Clean maritime: reducing the environmental impact of ports

Busy UK shipping port

Credit: GE Power Conversion

Port-based project explores how the latest digital ‘smart’ technology can help reduce both operating costs and greenhouse gas emissions.

A busy UK port with aspirations to become carbon neutral by 2027 has taken an important step towards achieving its aims by taking part in a new research project.

Clean Maritime Demonstration competition (CMDC)

The Vertically Integrated Cloud-based Ports project is part of the CMDC, funded by the Department for Transport and delivered in partnership with Innovate UK.

The CMDC was announced in March 2021.

It is part of the Prime Minister’s 10-point plan to position the UK at the forefront of green shipbuilding and maritime technology.

The competition is a £23 million investment from government alongside a further £10 million from industry to reduce emissions from the maritime sector.

55 projects across the UK

The programme is supporting 55 projects across the UK, including projects in:

  • Scotland
  • Northern Ireland
  • the south-west to the north-east of England.

As set out in the Clean Maritime Plan (2019), government funding has been used to support early-stage research relating to clean maritime.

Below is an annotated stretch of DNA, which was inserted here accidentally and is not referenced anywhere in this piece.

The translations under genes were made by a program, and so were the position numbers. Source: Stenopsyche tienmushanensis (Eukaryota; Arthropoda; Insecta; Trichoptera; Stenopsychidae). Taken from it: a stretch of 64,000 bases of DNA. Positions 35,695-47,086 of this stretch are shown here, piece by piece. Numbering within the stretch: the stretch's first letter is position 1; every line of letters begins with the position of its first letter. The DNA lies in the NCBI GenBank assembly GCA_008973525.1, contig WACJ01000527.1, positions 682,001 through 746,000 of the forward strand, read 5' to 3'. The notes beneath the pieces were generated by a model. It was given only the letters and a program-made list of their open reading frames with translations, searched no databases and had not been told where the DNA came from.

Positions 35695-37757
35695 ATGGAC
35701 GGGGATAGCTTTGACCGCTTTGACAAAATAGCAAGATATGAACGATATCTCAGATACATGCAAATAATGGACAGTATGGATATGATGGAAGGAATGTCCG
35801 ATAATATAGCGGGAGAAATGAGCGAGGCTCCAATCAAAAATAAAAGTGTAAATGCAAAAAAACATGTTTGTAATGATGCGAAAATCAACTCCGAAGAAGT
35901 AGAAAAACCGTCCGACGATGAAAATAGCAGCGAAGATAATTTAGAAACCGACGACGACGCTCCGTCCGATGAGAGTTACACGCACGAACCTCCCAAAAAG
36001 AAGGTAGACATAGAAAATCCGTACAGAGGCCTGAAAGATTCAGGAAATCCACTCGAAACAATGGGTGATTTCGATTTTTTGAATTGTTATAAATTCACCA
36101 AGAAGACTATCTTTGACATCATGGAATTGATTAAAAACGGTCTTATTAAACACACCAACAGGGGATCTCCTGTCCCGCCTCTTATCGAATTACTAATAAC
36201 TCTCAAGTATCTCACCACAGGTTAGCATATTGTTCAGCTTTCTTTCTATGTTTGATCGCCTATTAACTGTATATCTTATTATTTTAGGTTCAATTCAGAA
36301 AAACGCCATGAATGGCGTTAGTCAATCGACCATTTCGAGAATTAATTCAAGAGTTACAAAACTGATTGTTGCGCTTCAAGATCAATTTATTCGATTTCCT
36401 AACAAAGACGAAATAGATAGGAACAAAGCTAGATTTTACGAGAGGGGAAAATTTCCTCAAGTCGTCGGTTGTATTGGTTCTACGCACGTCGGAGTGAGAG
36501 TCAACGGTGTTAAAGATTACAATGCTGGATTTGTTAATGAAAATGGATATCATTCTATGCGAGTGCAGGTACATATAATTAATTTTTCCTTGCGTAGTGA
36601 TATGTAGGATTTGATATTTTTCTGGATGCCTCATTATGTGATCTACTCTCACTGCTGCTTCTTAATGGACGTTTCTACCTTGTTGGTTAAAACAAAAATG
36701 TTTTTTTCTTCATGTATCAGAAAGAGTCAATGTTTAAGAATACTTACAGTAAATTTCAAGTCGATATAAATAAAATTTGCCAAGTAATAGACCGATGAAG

The programme will be used to support the research, design and development of zero emission technology and infrastructure solutions for maritime and to accelerate decarbonisation in the sector.

Using digital technology to reduce emissions

This project, based at Teesport, North Yorkshire, is exploring how ports can harness the latest digital technology to reduce emissions.

Around 95% of all UK international trade is transported via ports and, globally, the shipping industry produces a significant proportion of greenhouse gases including:

  • up to 15% of nitrous oxide
  • nearly 4% of carbon dioxide
  • up to 6% of sulfur oxides.

Emission levels are especially important at ports. Nearby cities are often densely populated, with the potential for air pollution and noise to have a negative impact on the health of residents.

Collaborative research

The collaborative research project is being led by GE Power Conversion, partnering with:

The study will show how ports can be fully electrified by combining smart microgrid technology with energy management through a higher-level cloud-based industrial microgrid.

This will reduce the impact of energy consumption of ports and the shipping sector on the environment, with the added benefit of reducing operating costs.

GE Power Conversion’s Managing Director in the UK, Andy Cooper, said:

As an electrification, energy and digital specialist we are investing in ‘clean ship’ and ‘clean port’ technology development that can enhance customers’ operations and reduce environmental impact so it’s really valuable to be able to work with partners on real energy management scenarios.

Watch our video to find out more about how GE Power Conversion and its partners are exploring how the latest digital ‘smart’ technology can help reduce both operating costs and greenhouse gas emissions.

Last updated: 18 November 2021

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